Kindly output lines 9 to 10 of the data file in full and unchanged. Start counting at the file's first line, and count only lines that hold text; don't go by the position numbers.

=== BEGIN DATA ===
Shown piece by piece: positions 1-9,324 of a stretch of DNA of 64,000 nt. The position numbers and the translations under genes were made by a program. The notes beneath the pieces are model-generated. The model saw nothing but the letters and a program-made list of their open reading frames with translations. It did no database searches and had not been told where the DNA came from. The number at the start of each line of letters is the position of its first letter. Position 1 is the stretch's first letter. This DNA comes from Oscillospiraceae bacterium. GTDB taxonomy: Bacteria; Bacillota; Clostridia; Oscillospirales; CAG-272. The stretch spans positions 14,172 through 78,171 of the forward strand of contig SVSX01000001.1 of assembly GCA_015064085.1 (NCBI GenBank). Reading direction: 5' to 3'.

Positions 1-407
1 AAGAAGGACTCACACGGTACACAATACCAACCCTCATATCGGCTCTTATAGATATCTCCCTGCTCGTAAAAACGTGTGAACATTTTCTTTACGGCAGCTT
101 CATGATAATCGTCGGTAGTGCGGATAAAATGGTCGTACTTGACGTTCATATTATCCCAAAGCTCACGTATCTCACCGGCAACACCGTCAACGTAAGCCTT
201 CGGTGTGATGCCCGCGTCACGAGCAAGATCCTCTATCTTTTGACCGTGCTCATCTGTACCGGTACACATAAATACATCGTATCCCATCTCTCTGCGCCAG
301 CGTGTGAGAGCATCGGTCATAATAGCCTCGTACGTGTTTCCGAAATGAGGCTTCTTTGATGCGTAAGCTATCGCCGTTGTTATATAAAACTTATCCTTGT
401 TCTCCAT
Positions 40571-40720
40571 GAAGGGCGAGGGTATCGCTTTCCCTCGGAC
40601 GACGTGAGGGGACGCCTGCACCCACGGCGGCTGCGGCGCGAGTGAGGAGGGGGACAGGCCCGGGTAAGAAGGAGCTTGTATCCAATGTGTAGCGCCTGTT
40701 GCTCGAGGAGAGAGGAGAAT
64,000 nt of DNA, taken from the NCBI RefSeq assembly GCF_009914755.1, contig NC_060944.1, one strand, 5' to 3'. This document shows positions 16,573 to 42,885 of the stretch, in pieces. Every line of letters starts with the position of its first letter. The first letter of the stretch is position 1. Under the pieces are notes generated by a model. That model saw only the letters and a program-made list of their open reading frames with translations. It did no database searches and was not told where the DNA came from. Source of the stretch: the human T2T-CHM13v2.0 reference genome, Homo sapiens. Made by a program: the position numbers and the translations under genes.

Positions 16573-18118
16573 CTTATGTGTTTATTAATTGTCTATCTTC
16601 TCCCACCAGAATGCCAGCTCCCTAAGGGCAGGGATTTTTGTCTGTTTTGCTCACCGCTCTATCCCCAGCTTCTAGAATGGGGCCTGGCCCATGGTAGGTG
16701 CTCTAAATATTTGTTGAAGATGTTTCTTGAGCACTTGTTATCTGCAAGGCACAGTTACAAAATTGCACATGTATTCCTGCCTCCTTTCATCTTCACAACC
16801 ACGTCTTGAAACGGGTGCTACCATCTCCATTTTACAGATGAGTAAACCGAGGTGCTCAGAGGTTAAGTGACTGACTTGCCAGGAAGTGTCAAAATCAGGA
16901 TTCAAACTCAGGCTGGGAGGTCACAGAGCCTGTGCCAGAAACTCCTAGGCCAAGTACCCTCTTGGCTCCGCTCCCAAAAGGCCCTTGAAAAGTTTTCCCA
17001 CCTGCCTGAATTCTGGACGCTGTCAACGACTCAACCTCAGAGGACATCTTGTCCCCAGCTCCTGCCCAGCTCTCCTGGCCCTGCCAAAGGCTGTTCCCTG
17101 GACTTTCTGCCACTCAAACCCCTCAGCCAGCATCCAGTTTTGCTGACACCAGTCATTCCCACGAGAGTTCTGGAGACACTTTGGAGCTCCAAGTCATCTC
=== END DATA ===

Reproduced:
40571 GAAGGGCGAGGGTATCGCTTTCCCTCGGAC
40601 GACGTGAGGGGACGCCTGCACCCACGGCGGCTGCGGCGCGAGTGAGGAGGGGGACAGGCCCGGGTAAGAAGGAGCTTGTATCCAATGTGTAGCGCCTGTT